Pickled watermelon rind

Watermelon rind pickle

Watermelon rind pickle

Fun fact! There’s a website devoted to watermelon rind. Not the flesh, just the rind.

Generally, watermelon rind isn’t something that most people think of eating. The green skin is unpalatable and the white ‘pith’ is mostly tasteless.

I spied watermelon rind pickle in a salad at Thai restaurant Cookie in Melbourne when I was there in January. Intrigued, I had to order it. Sidenote: check out the restaurant menu; there’s a single Italian dish under each of the sections. Weird. If you want to mix Thai and Italian then why not offer more? If just one, then why even bother?

The pickled watermelon salad was refreshing and I do like a simple pickle so I made some last month. It’s a great alternative to green mango or green papaya if it’s unavailable or out of season.

So what does it taste like? Imagine cucumber’s tough uncle came to town and you’d be getting close. It’s supposedly nutritionally superior to cucumber which if true, is interesting. I think it’d match nicely with grilled foods, thrown into a mixed pickle slaw or used as a play on som tum, that spicy and intense Thai green papaya salad. If you’re into being thrifty it also cuts out on produce wastage.

At Momofuku Seiōbo, watermelon rind was used as an ingredient for a wagyu beef dish and I’ve also seen a recipe for a salsa that whizzes up the rind in a food processor. So it’s something to consider the next time you munch into some juicy Summer watermelon. Put some rind aside to cook with before you instinctively throw it onto the compost heap.

This is an original recipe. If I’ve derived the recipe from somewhere else or adapted it, I’ll always credit the original source. If it’s a family or traditional Chinese recipe, then I’ll mention it in the post. The exact amounts depend on how much watermelon rind you have but it’s easily adapted to larger or smaller amounts. Use this as a guide.

Pickled watermelon rind

Feeds: Depends on how you’re eating it…pickles generally go very far.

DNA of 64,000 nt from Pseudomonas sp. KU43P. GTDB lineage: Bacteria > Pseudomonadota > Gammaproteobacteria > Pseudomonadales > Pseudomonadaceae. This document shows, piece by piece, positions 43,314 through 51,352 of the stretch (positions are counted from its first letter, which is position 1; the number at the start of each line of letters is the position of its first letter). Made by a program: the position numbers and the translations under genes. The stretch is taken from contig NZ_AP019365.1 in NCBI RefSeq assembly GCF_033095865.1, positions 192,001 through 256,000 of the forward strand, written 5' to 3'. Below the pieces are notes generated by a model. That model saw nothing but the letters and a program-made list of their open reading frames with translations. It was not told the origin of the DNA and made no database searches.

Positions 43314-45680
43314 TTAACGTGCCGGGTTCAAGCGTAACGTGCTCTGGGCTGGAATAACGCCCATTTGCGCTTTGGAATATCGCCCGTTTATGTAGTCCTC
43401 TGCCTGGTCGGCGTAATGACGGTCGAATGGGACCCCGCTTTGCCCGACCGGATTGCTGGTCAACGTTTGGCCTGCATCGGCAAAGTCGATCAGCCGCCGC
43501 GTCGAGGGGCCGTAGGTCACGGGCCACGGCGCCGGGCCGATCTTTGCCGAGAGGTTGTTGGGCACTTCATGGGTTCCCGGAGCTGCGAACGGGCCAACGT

Start cooking: At least 24 hours before eating


  • Watermelon
  • Sea salt
  • 1 1/2 cups x white vinegar
  • 1/3-1/2 cup x sugar
  • 1 x Thai red chilli, slit in half
  • 2 x garlic cloves, gently bruised


  1. First things first, slice off the watermelon flesh. I kept a small strip of pink flesh as the end result is very pretty and distinguishes it as watermelon.
  2. Using a vegetable peeler or knife, cut off the thick green watermelon skin. It’s inedible so make sure you cut it all off.
  3. Peel off lengths of the rind using the vegetable peeler into a large bowl. I ended up pickling only a quarter of my watermelon so it was about 3-4 loosely packed cups.
  4. Sprinkle 2 tablespoons of salt onto the rind peelings, toss together and leave in a colander over a bowl for 30 minutes to an hour. The salt will soften the rind and also exude some water.
  5. Lightly rinse the salt off the rind.
  6. Place the watermelon rind in a medium saucepan and cover with enough water to cover it by an inch. Simmer over medium heat for 15 minutes. This will make it more pliable and more palatable to eat. Drain thoroughly while you make the vinegar brine.
  7. Mix the vinegar with sugar (you can decrease to your taste), garlic, chilli and a scant teaspoon of salt until dissolved. For a stronger garlic and chilli hit, slice before mixing through.
  8. Add the rind and mix. There should be enough brine to almost submerge the pickle. The rind will collapse and shrink a little so don’t worry if it doesn’t seem to be enough.
  9. Cover the bowl with clingwrap and leave in the fridge for at least 12 hours but ideally, 24 hours before eating.

It’s not one of those mouthpuckering sour pickles so if you want that, then just use a single tablespoon of sugar instead.

This pickle will keep well for about 3-4 weeks but is probably best eaten in the first couple of weeks.